I’m not going to say that there’s nothing to like about this film. I don’t have any kind of confidence that there isn’t. My experience is just a twisted one, one that I try my hardest to avoid, and yet it happened. Perhaps someone will find something to like or love about this film. I love that there are some pretty nasty kills and you witness the lions eating various people. They’re gruesome enough, but not overly so. It’s not a “Saw” film. You get the right amount, plus the sound effects are unnerving enough. I guess a slight plus is also the fact that the characters are exactly the types you need. They’re also likable enough, but again, due to the way the story unfolded, even though Goldman tried, there’s nothing about them that makes you truly care all that much. You can try, but I don’t think it’s going to happen.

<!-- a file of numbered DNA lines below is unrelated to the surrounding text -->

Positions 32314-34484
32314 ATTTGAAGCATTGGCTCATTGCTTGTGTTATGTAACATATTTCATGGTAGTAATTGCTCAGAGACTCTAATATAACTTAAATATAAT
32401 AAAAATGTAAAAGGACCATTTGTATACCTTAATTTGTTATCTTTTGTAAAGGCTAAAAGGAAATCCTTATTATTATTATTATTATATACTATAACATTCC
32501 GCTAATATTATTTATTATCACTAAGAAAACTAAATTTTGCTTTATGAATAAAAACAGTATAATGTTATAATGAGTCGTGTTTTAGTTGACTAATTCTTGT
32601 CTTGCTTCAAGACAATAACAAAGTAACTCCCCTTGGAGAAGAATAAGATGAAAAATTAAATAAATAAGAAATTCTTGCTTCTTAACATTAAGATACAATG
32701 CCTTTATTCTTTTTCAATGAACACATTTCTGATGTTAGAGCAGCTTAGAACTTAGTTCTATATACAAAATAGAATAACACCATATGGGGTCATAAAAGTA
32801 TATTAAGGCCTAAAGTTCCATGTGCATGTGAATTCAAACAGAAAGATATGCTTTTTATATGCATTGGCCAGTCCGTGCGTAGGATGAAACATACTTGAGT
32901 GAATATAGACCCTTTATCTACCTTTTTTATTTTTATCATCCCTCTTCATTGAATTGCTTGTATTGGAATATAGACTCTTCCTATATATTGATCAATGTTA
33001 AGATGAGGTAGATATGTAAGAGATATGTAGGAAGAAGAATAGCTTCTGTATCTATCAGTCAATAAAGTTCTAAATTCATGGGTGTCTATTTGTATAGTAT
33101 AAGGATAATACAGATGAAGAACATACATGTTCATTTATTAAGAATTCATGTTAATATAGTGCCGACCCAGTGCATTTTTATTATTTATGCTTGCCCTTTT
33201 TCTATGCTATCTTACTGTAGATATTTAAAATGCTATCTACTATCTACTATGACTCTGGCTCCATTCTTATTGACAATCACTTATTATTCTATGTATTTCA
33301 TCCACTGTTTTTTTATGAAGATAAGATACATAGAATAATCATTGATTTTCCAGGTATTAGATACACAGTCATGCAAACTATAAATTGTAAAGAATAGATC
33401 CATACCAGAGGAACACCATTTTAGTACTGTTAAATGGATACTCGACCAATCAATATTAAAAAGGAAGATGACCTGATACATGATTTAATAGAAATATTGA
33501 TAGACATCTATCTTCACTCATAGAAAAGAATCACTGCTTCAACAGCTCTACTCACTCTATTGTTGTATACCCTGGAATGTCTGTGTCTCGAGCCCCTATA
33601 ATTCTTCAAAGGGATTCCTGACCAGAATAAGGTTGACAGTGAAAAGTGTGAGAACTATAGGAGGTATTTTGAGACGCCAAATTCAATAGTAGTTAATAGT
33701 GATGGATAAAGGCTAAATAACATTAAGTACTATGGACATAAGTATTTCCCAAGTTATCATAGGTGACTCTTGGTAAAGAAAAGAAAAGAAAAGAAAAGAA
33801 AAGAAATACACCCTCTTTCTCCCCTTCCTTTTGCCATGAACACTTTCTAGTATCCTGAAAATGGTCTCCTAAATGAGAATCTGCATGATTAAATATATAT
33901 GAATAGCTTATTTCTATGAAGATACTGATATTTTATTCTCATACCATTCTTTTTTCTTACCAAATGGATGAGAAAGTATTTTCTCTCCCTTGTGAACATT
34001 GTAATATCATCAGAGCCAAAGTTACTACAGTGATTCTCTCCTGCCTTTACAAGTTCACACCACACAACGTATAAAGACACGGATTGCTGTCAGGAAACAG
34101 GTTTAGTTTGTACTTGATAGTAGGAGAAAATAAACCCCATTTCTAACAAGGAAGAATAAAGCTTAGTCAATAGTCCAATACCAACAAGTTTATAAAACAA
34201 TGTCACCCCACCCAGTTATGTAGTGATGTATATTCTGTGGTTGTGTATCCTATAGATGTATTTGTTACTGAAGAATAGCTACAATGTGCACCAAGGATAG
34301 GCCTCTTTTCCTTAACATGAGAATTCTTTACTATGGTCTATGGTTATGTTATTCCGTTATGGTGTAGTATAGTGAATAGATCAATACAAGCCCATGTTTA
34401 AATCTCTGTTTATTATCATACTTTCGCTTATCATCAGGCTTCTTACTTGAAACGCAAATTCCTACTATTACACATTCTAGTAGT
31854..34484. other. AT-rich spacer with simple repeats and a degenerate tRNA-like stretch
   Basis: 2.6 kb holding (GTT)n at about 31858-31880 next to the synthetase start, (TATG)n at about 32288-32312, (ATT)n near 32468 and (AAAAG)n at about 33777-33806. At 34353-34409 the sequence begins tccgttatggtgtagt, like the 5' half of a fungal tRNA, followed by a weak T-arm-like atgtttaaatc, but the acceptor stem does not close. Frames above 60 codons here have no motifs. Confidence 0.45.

Celebrating a film’s day of release is exciting, even if you didn’t know you cared that much or wanted to acknowledge it. However, as it turns out, not all anniversary’s are for film’s you’re over the moon about. Which is also something I think I’ve known for some time, but until now, hadn’t had to face head on. With this film’s 20th anniversary now upon is, it’s giving me something new to think about when approaching film anniversary’s. I do just hope that it’s not going to become a common occurrence.